In the large mixer bowl, I combine the first five ingredients. In a glass quart measuring bowl I put the water, butter, and molasses. I microwave for about 1 1/2 minutes, 30 seconds at a time, until the mixture is about 125 degrees F. Between 120 and 125 was close enough for me. Stir that into the flour mixture. Add enough of the all-purpose flour to make a stiff dough. I then kneaded this with my bread hook for 5 minutes.The dough was not very stiff so I kneaded in about 1/2 cup more white flour. Still none to stiff but I did not want it to be too dry so I pushed the dough around the bowl while I sprayed with cooking spray so it would rise in a greased bowl. Cover this with a tea towel and let rise until double. In just one hour it had reached the top of the mixing bowl.

In reading the recipe it says to punch dough down and shape into round loaves. I don’t remember ┬áthese as being free form loaves, so I spray my two loaf pans and shape into loaves. Now let these rise for another hour or so.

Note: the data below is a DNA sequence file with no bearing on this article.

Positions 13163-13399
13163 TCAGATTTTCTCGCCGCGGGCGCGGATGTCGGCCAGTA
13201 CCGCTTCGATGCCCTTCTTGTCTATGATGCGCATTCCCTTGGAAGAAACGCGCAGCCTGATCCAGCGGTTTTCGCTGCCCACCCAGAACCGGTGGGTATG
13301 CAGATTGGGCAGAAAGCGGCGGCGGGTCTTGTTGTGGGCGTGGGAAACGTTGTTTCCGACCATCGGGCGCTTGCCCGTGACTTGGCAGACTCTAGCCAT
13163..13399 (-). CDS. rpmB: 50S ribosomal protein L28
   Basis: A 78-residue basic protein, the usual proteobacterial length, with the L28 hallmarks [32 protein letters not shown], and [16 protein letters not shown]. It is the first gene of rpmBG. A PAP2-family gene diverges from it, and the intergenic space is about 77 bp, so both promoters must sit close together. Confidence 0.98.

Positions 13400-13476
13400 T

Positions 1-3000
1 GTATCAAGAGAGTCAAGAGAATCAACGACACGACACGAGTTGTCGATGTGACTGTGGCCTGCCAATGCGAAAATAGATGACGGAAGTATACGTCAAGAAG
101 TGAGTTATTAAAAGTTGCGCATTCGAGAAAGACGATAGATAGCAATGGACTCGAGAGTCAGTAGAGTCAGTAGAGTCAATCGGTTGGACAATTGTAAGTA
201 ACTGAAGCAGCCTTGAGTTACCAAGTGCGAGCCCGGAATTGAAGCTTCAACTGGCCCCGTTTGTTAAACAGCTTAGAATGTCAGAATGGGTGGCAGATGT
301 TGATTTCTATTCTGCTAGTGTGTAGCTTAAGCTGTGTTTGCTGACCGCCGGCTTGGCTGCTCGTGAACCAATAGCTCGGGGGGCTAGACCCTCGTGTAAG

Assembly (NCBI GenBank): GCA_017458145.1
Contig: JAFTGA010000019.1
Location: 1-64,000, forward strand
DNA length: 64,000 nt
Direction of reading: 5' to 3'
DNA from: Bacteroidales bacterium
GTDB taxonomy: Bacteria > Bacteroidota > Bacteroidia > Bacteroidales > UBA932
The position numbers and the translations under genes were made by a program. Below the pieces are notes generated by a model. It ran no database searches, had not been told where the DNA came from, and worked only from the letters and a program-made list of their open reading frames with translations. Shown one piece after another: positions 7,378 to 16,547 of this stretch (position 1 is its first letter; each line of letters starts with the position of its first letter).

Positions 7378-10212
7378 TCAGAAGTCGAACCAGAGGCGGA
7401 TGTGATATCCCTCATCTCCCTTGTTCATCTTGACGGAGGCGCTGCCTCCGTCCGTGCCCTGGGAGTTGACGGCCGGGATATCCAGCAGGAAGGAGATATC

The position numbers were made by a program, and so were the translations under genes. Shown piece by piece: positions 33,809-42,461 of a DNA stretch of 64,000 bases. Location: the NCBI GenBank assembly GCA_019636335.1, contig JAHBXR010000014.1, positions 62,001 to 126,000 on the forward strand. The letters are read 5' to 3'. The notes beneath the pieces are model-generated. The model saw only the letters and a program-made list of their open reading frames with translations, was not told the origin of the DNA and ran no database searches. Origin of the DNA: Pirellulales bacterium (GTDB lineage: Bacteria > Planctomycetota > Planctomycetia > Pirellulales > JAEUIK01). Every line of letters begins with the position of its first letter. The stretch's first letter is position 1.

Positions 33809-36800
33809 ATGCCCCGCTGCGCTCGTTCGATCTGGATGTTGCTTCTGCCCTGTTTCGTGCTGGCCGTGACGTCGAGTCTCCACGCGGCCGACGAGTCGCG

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These have risen above the rims.

These are nicely risen. Make an egg wash with the egg and tablespoon of water. Brush this on top and sprinkle oats on top. Bake in 375 degree F oven for 45 minutes. If making round loaves check after 35 minutes for doneness (is that a word?).

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A good and hearty bread.

Questions:

  • Why does my bread not stay as high and risen as before baking?
  • Do I use too much yeast?
  • Did brushing on the egg wash deflate them?

I suppose I could call the baking hotline or I’ll just internet search it. I could even look in some of my bread-baking cookbooks. Meanwhile we enjoyed this bread with supper and then for toast at breakfast.

 

 

Super easy granola bars